H.265 HEVC, The Next Step for MPEG
High Efficiency Video Coding (HEVC), also called H.265, is the next step for MPEG video coding. It currently exists in the form of a preliminary draft standard finished in February and is expected to be completed, approved, and published in 2013. To understand H.265, let's look at a little MPEG history, to see where it came from.
FUNDAMENTAL MPEG ELEMENTS
MPEG-2, Part 2, the digital video coding scheme we are so familiar with in U.S. digital television, is an internationally standardized technology that was developed jointly by the ISO/IEC JTC1/SC29/WG11, also known as the Moving Picture Experts Group (MPEG) and ITU-T SG16 Q.6, also known as the Video Coding Experts Group (VCEG). The MPEG-2 standard is jointly published by the two organizations under the two titles ISO/IEC 13818-2 and ITU-T H.262 .MPEG-2 was developed as a follow-on improvement to MPEG-1, which itself was based on H.261, a teleconferencing codec optimized for low bit rates. H.261 introduced the concept of dealing with macroblocks of pixels, in the case of H.261, a block of 16x16 pixels.
These MPEG standards are "tool kits," from which users may choose whichever tools they find useful. They are developed under two overarching concepts: First, the standard only defines the syntax of an encoded bitstream and describes the method of decoding that bitstream, while the implementation of the coding and decoding functionalities is left to the developer. Second, the decoder modules are deliberately simple and inexpensive to build, while the encoder modules can be complex and costly.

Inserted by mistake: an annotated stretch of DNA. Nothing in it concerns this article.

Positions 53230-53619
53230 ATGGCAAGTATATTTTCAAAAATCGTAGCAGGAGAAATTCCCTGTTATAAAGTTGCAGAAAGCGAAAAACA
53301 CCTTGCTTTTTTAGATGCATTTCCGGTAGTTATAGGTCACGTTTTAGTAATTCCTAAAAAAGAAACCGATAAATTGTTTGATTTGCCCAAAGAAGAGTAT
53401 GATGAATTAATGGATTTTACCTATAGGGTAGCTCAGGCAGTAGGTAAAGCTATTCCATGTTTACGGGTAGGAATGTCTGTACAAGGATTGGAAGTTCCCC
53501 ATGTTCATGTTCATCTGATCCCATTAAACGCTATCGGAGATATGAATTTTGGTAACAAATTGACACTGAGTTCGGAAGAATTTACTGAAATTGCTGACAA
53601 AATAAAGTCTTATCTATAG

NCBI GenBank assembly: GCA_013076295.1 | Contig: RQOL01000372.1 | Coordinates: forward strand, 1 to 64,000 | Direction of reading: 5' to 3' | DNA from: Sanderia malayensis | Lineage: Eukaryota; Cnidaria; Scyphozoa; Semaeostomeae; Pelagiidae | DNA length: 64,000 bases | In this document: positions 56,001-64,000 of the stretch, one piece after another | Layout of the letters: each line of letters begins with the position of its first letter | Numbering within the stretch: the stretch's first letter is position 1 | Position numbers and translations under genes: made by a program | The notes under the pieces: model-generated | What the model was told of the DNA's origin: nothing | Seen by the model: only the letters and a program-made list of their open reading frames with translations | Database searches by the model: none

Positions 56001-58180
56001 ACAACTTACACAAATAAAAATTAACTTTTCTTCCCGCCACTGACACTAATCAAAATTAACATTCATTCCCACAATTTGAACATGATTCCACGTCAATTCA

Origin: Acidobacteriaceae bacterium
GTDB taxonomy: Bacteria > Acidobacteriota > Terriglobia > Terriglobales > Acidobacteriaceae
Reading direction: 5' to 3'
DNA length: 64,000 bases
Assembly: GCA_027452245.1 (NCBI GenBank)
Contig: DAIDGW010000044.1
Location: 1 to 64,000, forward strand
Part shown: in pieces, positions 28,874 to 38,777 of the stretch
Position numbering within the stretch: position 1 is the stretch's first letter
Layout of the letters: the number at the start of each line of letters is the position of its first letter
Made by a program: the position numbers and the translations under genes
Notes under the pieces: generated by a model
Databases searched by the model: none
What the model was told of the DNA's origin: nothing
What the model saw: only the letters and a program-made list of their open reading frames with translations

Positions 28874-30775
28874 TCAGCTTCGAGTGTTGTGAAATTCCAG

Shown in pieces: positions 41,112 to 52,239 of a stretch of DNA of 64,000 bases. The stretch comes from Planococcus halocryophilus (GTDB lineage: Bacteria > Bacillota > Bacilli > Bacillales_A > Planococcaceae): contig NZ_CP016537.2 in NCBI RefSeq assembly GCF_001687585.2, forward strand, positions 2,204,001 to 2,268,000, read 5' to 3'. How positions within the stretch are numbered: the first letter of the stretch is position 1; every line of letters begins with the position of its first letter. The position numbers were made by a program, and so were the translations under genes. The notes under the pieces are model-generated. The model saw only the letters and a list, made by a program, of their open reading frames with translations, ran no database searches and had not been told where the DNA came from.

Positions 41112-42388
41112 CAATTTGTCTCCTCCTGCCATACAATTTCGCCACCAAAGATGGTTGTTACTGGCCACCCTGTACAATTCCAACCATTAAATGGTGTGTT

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MPEG-2 forms the basis for succeeding MPEG video technologies, and it established the fundamental MPEG elements: prediction, transform, quantization, and entropy coding. Each video frame is coded into an MPEG frame, and a discrete cosine transform is performed, generating a transform coefficient from each pixel. The preponderance of energy contained in an image is concentrated in a subset of the image's transform coefficients, making it easier to compress, as the lower-energy coefficients may be ignored. Coding efficiency is maximized by defining three types of coded frames: An I-Frame, or intra-coded frame, is a real picture, coded only with reference to itself, and not to any other frame. A P-Frame, or predictive frame, is not a real picture, but is rather composed of motion-compensated difference information between itself and a preceding I-Frame or P-Frame. A B-Frame, or bidirectional frame, is also a difference frame, but while a P-Frame only looks backward to previous frames, a B-Frame looks both backward, and forward to future frames. Coded frames are arranged in Groups of Pictures, or GOPs, within which most interframe coding takes place. MPEG is coded into one of several profiles and levels, depending on the requirements of a particular application. For example, MPEG-2 Main Level is SD, while High Level is HD.